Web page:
Question: What policy can significantly reduce CO2 emissions from fossil fuel consumption and at the same time, increase domestic oil production while reducing our oil imports? And, amazingly enough, is supported by environmental groups, the fossil fuel industry, labor, Republicans and Democrats in Congress, and the Administration?
Answer: Federal tax incentives to reduce CO2 emissions through the use of Carbon Capture and Storage (CCS) in combination with enhanced oil recovery (EOR). Here are the details:
On February 25, 2016, as a major step toward that goal, the Carbon Capture Act was introduced by Congressman Mike Conaway (R, TX), and co-sponsored by a number of Republican and Democratic members of the House.
CCS is a critical tool for addressing climate change. Nearly two-thirds of global CO2 comes from coal and natural gas power plants, as well as manufacturing and industrial sources. And many of those sources are expected to be emitting CO2 for decades. China, for example, has nearly three times as many coal plants as the U.S. and they are mostly new. If the U.S. experience is any indication, they will be running and emitting CO2 pollution for the next half century unless technologies to capture and permanently store their CO2 emissions underground are deployed and brought to scale.
But to sufficiently develop CCS in China and the rest of the world, we need to start deploying it widely in the U.S. Just as wind and solar costs have come down over the past two decades, in part because of federal incentives, getting many CCS projects up and running will ultimately bring their costs down as well. The subsequent deployment will generate the technical and financial learnings that occur with each project. And as the market becomes more established, it will drive innovations that further reduce costs.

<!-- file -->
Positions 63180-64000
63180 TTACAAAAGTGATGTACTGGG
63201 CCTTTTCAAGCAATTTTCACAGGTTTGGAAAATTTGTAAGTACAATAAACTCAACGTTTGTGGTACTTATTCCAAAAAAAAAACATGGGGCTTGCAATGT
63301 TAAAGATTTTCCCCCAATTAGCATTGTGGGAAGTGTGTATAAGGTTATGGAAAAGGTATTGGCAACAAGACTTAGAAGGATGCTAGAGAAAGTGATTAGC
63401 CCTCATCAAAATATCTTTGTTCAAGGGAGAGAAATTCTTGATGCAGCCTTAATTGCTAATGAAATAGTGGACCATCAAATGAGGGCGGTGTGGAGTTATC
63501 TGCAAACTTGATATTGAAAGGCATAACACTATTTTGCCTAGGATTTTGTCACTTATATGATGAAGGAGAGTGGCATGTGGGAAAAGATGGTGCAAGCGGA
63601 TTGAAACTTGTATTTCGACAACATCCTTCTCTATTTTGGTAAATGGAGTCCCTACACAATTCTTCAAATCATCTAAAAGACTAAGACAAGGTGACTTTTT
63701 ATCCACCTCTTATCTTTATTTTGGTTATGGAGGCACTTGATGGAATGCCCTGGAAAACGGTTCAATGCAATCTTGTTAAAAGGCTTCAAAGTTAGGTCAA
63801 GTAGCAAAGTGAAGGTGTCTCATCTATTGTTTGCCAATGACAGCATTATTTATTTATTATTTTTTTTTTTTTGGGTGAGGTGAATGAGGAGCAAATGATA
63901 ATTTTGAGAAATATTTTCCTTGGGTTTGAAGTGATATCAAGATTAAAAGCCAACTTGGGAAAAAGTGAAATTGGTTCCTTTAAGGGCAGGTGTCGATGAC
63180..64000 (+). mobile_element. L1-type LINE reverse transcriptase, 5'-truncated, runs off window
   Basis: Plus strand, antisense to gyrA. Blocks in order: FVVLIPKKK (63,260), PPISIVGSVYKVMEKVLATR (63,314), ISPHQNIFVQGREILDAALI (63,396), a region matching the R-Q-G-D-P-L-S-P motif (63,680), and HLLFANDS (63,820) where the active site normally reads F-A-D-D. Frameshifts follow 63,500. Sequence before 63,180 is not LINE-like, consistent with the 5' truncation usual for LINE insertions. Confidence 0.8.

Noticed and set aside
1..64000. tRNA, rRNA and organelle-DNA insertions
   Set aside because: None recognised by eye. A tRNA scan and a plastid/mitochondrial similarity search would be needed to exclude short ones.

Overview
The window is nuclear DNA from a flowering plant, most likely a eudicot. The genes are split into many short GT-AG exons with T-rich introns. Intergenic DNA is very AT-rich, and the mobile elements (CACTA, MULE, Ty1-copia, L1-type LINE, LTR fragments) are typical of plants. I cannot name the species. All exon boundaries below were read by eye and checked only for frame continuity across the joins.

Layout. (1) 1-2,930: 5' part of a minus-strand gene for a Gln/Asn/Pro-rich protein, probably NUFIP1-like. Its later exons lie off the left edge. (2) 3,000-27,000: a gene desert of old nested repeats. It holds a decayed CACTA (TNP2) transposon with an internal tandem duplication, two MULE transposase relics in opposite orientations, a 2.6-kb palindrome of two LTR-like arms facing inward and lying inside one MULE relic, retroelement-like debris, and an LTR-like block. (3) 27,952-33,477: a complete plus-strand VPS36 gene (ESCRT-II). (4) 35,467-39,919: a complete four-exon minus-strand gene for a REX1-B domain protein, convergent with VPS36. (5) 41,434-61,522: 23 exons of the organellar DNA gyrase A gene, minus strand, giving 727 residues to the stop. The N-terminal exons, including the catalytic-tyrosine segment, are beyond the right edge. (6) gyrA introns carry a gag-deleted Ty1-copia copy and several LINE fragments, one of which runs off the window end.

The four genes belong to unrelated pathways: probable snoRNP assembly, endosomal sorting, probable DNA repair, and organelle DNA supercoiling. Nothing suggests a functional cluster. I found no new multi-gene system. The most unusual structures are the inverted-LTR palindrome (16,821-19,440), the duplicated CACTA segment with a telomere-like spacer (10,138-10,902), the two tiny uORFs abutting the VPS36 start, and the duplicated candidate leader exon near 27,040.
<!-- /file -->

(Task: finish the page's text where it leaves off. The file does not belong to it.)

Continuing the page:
The Conaway bill, in conjunction with the commercial market for CO2 used in enhanced oil recovery, provides significant support to CCS, and helps move this technology down the cost curve. It does that first, by ensuring that projects can count on the incentive being available once projects come on line. This certainty helps projects secure financing. In addition, the incentive level for both EOR and saline storage will be gradually raised over time to $30/ton. This will ensure that CCS project development will accelerate over the next decade. The Conaway bill is an important step in getting CCS to a critical mass of projects that will make the technology globally affordable.
Moreover, the support for this bill is under a very big tent. It includes labor groups such as the AFL-CIO Industrial Union Council, and Utility Workers Union of America, environmental groups such as Clean Air Task Force and Natural Resources Defense Council, and a diverse set of companies including Occidental Petroleum, Archer Daniels Midland, and Peabody Energy.
Other recent actions give further encouragement to supporters of CCS as a climate-mitigating strategy, as well as a means to increase development of domestic natural resources. For example, the Administration recently renewed its call under the 2017 budget for a similar set of CCS incentives. Also, last September, the U.S. Senate’s Energy and Natural Resources Committee reported out an energy bill that included CCS-friendly provisions.
This year, we will also see several CCS projects move forward, such as the projected opening of NRG’s Petra Nova plant, which is applying CCS technology to an existing coal-fired power plant, on time and within budget. Other projects in the U.S. may break ground or begin operations, making 2016 quite possibly, The Year of CCS. No question, it’s been a long time coming.